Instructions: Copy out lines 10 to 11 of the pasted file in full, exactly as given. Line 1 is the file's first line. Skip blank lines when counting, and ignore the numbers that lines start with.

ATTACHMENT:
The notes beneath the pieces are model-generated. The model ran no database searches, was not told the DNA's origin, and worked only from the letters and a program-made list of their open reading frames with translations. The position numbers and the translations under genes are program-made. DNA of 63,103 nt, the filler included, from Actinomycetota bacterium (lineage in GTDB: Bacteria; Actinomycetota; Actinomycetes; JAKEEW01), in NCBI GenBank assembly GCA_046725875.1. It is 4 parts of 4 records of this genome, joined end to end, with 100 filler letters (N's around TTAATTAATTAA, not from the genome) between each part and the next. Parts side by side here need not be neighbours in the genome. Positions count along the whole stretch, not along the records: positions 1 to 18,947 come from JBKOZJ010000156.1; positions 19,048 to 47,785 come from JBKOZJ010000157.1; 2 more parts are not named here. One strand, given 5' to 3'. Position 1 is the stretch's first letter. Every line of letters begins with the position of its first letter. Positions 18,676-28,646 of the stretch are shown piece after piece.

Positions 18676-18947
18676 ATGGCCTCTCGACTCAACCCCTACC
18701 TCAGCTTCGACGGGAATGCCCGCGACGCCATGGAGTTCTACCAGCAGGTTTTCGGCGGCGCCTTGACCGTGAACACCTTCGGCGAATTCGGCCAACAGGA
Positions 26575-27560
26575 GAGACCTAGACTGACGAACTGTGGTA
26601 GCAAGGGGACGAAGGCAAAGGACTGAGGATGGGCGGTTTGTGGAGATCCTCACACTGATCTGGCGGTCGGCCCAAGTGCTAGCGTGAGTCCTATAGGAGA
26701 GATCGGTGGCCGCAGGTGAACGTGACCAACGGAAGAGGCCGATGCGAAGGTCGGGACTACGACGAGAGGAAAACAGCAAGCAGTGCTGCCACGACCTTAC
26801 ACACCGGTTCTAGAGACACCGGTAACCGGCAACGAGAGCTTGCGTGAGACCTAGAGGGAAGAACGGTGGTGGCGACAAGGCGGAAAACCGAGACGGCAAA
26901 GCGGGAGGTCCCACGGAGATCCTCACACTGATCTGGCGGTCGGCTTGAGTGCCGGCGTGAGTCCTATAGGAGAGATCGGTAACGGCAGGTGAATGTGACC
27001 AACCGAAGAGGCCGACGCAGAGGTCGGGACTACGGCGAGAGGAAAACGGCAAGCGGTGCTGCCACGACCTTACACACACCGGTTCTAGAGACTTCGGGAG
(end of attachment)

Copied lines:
26901 GCGGGAGGTCCCACGGAGATCCTCACACTGATCTGGCGGTCGGCTTGAGTGCCGGCGTGAGTCCTATAGGAGAGATCGGTAACGGCAGGTGAATGTGACC
27001 AACCGAAGAGGCCGACGCAGAGGTCGGGACTACGGCGAGAGGAAAACGGCAAGCGGTGCTGCCACGACCTTACACACACCGGTTCTAGAGACTTCGGGAG